Certificate of Entitlement
Once the sealed Acknowledgement of Service has been received from the Court, an application can be made for Decree Nisi. Decree Nisi is where the Court consider whether the contents of the Divorce Petition meet the law’s requirement for granting a divorce. If it is granted, the Court will set down a date for your Decree Nisi to be pronounced and the Certificate of Entitlement shall inform you of this date.
If the Acknowledgement of Service has not been returned, an alternative Order will be required from the Court, granting permission to apply for a Decree.

Decree Absolute is the final stage of the divorce and, once pronounced, this means that your marriage has ended. The application for Decree Absolute can only be lodged with the Court following a wait of 6 weeks and once your Decree has been pronounced. You should therefore keep your certificate of decree absolute in a safe place as you will be required to show an original copy of it, to prove your marital status if required. It is also a good idea to keep a record of your court number so that, in the event you misplace your original decree absolute document, you can apply to the court for another copy by quoting the court number. Although the Decree Absolute will bring your marriage to an end, it is usually best not to apply for Decree Absolute until any on-going financial proceedings have been completed. If you have not already started financial proceedings, you may wish to speak with a Divorce Solicitor to help you decide whether this is something you should consider before applying for Decree Absolute. While the divorce process is generally the same for most people, the length of time it takes can vary dramatically. This depends on factors including whether the divorce is contested, how long the Regional Divorce Court takes to administer the divorce and how quickly documents are completed and returned. You will need to wait a minimum of 43 days (six weeks and one day) after the issue of your decree nisi or conditional order before you can apply to the court for your decree absolute. It is important to note that applications sent too soon run the risk of being rejected by the court. Once your decree absolute application has been received by the court, your divorce will be finalized within approximately two to three weeks. This is the usual amount of time it takes to receive your decree absolute certificate, the final piece of paper you need to prove you are officially divorced and free to remarry. Once you have received your decree absolute, it is official that you are now legally divorced.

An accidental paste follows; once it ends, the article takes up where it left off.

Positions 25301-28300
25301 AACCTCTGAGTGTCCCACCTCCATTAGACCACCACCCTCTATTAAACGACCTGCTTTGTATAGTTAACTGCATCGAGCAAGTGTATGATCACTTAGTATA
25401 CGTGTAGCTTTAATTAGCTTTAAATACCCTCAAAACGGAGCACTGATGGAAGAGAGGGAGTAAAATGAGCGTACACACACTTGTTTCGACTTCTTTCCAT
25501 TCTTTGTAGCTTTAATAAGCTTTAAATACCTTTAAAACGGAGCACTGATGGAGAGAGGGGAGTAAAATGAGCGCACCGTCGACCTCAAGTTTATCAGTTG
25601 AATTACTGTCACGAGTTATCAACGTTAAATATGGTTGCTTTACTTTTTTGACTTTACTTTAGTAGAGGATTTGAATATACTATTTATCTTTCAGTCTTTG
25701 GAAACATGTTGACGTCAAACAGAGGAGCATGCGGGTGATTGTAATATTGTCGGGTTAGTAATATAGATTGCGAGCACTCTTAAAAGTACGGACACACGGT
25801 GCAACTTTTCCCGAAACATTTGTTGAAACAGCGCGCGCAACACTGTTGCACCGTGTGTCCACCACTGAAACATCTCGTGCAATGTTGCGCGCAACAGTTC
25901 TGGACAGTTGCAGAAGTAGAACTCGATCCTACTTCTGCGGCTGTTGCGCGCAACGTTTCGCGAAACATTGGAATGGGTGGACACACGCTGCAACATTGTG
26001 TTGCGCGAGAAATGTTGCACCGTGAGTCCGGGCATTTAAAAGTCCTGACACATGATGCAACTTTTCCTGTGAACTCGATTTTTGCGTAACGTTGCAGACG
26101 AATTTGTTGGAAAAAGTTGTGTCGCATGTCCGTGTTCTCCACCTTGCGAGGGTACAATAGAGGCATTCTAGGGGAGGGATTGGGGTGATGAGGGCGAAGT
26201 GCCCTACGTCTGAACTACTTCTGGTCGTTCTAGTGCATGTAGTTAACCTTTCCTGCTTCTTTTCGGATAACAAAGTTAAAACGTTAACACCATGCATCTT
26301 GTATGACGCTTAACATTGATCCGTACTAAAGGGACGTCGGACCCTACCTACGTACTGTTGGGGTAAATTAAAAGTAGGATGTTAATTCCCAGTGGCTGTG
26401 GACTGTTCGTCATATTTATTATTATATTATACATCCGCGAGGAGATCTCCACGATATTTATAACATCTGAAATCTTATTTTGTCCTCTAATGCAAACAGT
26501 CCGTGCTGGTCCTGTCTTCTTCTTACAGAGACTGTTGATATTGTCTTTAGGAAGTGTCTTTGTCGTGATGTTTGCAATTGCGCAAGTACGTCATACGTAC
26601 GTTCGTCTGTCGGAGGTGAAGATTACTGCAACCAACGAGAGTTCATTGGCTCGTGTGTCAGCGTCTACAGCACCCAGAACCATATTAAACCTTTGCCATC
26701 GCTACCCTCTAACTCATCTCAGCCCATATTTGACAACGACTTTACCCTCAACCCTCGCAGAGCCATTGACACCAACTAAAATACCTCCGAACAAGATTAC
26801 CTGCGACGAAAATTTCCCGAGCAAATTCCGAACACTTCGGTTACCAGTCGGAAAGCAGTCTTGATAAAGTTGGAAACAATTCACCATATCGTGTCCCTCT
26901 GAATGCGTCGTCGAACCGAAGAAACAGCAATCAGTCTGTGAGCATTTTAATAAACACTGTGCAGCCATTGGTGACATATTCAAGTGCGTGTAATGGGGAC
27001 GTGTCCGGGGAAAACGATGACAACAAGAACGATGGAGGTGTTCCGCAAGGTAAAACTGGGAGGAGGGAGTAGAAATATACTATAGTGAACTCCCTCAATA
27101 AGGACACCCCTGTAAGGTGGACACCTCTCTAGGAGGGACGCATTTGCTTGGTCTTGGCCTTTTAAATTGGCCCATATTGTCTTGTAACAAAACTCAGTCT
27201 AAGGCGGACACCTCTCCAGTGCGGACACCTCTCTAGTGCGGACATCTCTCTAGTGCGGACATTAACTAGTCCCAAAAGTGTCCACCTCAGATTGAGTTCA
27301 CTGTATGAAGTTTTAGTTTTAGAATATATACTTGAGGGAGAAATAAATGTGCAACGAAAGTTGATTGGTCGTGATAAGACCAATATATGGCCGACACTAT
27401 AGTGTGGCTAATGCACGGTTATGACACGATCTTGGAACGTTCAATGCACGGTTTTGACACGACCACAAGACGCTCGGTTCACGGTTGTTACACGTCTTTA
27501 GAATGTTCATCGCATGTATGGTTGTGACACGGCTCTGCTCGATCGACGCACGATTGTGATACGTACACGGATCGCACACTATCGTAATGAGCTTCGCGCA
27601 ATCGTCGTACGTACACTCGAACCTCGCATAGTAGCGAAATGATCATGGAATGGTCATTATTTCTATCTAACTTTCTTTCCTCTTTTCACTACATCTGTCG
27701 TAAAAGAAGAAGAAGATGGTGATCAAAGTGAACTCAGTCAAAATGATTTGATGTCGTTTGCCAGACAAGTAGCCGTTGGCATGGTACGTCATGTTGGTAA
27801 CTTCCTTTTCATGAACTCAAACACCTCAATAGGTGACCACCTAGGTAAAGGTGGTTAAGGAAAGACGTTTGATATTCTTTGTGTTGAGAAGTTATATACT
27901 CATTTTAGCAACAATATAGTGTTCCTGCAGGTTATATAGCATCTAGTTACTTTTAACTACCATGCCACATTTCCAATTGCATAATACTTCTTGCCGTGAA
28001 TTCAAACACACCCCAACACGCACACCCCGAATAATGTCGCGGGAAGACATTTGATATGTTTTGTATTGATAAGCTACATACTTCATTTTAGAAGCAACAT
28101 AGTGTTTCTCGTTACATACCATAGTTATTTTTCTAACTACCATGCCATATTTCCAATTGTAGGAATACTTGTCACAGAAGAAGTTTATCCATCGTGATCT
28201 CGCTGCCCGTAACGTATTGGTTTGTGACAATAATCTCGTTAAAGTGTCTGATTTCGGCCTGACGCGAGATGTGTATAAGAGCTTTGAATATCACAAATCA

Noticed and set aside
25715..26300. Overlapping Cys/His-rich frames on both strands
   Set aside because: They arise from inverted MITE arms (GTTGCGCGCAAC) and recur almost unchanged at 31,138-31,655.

Divorce Things To Do

There are, however, still lots of practical things you need to think about doing to make your divorce final and to register your new status, going forward.

This includes:
• Changing your Will, especially if you have the intention of remarrying
• Applying for a new passport and driving license
• Informing your mortgage lender
• Closing any joint bank accounts
• Changing personal contact details for bank accounts, credit cards, utility bills and insurance policies
• Notifying HM Revenue & Customs
• Informing your children’s school.

Free Initial Consultation with Lawyer

It’s not a matter of if, it’s a matter of when. Legal problems come to everyone. Whether it’s your son who gets in a car wreck, your uncle who loses his job and needs to file for bankruptcy, your sister’s brother who’s getting divorced, or a grandparent that passes away without a will -all of us have legal issues and questions that arise. So when you have a law question, call Ascent Law for your free consultation (801) 676-5506. We want to help you!

Michael R. Anderson, JD

Ascent Law LLC
8833 S. Redwood Road, Suite C
West Jordan, Utah
84088 United States

Telephone: (801) 676-5506